Algae Grows in Pools For A Variety of Reasons

As a swimming pool owner, one of the biggest challenges to deal with is algae. There are a variety of reasons why algae grow in your swimming pool and even if your chlorine levels are within appropriate levels it still might develop. Many times we will hear, my chlorine level is 5 parts per million (ppm), my pH is 7.6, my water is clear but I keep developing algae on the walls of my swimming pool. Even when I brush it regularly and I don’t know why it keeps coming back. This isn’t an uncommon problem and there are a few reasons why this could be happening which we would like to discuss in this blog post.

Filter Run Times

Are you filtering for long enough periods of time? Depending on the time of year the number of hours to filter your swimming pool changes but when the water warms up you should be filtering for at least 8 – 12 hours a day to prevent your water from getting cloudy and from algae growing in your swimming pool. Adequate filter run times are vital to prevent this.

Phosphate Levels

Phosphates are a challenge and can be a nightmare in your swimming pool especially if you don’t what they are, how they affect your swimming pool chemistry, and how to handle them. You can’t physically see them which is the first problem, but as their levels increase in the swimming pool the water could turn cloudy and green! This is where the problem is because even though you have adequate amounts of sanitizer in the swimming pool algae can and will grow. Phosphates, “(also denoted as PO4) are known nutrients to help increase plant growth rates such as in algae.” Simply put, phosphates are food for algae and when their levels increase maintaining a blue and clear pool is extremely challenging. In Las Vegas, we just got through another long summer with many storms and wind and chances are phosphate levels have increased in your swimming pool. Even with adequate levels of chlorine, algae can still form until the phosphate levels or lower.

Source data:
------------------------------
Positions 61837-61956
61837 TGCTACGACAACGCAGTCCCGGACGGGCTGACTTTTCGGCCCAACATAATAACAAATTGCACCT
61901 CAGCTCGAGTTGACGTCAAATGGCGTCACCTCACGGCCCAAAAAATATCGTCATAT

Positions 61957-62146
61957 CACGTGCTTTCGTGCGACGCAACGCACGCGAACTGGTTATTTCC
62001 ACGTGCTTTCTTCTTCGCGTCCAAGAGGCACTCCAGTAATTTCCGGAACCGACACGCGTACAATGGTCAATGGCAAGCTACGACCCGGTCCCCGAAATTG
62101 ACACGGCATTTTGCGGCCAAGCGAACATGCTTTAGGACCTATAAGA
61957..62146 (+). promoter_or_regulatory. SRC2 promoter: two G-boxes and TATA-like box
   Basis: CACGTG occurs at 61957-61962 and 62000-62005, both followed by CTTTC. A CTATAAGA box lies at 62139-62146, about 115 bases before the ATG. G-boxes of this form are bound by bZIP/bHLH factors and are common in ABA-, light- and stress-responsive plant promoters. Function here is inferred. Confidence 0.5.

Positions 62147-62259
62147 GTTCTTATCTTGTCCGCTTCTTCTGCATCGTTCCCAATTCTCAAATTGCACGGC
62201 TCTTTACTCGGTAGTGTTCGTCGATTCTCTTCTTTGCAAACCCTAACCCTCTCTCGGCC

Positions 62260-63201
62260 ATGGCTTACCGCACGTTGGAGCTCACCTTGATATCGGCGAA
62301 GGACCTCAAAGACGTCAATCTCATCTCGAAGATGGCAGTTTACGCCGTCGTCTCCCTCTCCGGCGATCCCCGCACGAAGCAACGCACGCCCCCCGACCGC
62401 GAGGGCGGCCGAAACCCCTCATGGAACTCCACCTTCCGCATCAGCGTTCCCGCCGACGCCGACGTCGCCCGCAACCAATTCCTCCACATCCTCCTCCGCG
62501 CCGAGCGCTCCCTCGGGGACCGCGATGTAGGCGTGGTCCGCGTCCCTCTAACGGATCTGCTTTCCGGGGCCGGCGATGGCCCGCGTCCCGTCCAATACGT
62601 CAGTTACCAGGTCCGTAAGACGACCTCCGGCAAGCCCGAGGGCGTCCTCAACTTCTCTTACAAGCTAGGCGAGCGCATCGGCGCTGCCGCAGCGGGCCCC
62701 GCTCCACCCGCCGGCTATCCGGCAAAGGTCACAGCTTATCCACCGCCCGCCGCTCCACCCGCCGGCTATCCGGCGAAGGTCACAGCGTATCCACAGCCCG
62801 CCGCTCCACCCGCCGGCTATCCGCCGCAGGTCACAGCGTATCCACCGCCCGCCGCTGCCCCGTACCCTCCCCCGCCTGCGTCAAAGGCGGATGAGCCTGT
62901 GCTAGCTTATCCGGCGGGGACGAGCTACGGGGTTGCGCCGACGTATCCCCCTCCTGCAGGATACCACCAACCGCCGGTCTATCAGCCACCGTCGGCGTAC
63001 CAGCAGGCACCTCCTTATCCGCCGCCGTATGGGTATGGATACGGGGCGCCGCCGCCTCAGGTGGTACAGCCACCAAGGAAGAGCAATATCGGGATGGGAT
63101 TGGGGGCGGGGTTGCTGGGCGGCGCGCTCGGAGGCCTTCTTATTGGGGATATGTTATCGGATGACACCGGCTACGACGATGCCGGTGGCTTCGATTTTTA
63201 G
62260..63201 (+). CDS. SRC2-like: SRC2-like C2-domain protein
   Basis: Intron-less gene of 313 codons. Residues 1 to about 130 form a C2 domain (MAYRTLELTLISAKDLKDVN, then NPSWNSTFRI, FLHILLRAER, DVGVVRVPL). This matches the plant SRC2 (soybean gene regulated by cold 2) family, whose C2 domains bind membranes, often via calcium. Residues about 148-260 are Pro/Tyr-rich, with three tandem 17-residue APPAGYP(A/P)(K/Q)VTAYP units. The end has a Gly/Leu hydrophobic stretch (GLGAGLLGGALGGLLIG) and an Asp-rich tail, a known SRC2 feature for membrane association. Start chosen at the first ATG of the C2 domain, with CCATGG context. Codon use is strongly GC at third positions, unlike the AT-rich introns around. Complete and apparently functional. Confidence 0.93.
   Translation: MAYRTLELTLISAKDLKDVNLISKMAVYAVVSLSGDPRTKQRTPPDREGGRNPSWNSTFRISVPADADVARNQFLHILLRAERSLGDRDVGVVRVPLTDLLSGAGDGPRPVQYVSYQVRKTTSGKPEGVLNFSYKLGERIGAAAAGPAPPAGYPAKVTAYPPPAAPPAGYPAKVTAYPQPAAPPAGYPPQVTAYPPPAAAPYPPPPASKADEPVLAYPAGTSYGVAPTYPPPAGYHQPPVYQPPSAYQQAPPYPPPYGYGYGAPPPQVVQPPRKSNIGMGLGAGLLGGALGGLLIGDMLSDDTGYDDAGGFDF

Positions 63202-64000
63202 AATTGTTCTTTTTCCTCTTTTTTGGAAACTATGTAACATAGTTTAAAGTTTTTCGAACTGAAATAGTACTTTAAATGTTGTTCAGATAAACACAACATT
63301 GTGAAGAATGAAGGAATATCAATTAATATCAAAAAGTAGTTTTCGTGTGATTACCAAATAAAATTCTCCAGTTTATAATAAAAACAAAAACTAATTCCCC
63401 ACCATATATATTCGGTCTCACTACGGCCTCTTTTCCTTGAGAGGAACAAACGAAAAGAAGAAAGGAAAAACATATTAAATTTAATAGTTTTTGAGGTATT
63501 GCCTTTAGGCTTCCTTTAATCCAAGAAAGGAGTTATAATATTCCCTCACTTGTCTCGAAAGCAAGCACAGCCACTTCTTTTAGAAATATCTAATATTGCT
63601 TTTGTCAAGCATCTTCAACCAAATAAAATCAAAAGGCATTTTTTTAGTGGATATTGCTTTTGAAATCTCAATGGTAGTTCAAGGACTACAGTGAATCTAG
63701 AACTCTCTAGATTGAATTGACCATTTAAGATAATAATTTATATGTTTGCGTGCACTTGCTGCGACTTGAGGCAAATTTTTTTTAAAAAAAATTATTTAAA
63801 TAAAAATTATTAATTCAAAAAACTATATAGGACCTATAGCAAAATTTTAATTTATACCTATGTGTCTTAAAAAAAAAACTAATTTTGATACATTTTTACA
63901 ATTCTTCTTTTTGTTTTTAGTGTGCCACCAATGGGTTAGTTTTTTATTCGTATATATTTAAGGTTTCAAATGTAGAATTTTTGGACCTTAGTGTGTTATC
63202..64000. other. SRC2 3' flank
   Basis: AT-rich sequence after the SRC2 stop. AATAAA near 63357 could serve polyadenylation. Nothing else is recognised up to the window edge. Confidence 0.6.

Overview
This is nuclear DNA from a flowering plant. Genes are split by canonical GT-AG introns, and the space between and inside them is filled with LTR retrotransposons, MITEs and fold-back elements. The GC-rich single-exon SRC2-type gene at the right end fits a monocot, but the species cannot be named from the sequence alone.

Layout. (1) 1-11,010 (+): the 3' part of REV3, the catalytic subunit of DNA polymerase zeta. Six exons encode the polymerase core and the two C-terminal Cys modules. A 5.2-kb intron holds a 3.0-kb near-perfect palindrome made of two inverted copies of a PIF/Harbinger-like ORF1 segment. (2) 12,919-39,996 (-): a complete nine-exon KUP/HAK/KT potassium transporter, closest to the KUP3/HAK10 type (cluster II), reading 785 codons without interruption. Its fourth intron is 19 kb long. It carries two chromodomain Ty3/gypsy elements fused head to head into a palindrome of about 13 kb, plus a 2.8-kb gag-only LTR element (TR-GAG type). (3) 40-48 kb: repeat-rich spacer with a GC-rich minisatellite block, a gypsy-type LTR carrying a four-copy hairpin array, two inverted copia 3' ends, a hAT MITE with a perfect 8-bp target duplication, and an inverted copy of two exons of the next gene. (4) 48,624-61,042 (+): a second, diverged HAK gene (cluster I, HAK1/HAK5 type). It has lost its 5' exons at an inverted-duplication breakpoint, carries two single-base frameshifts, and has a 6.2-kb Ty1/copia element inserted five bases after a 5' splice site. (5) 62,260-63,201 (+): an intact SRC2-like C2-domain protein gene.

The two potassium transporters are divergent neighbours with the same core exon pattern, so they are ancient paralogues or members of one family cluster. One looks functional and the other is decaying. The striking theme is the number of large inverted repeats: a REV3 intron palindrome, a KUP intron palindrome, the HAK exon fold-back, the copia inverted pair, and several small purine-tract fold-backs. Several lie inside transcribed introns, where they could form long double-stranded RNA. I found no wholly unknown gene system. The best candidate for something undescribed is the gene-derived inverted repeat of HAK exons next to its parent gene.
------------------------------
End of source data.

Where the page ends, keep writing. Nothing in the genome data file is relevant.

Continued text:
CYA Levels

There is a direct relationship to the amount of CYA in a pool and the proper chlorine level. The multiplier to figure out how much chlorine (in ppm) you need is .075   In the case of a pool with 40 ppm CYA, we would take 40 times .075 to get minimum chlorine residual of 3 ppm (we always talk about free chlorine here).  A pool with 80 ppm then would require a minimum of 6 ppm free chlorine as 80 X .075 = 6.  Oftentimes in our industry, we hear that 2-4 pp free chlorine is good, with no regard to the relationship it has with CYA.  With this simple example, you can see that a pool with 80 ppm CYA and only a 4 ppm free chlorine residual is asking for trouble (algae)!  You must either lower your CYA level or increase your free chlorine to keep a safe and sanitary pool in this case.

So, if you have algae and you think your water chemistry is good, please remember to check the above because any of these could be the case as well. If you should have any questions, please contact us today!

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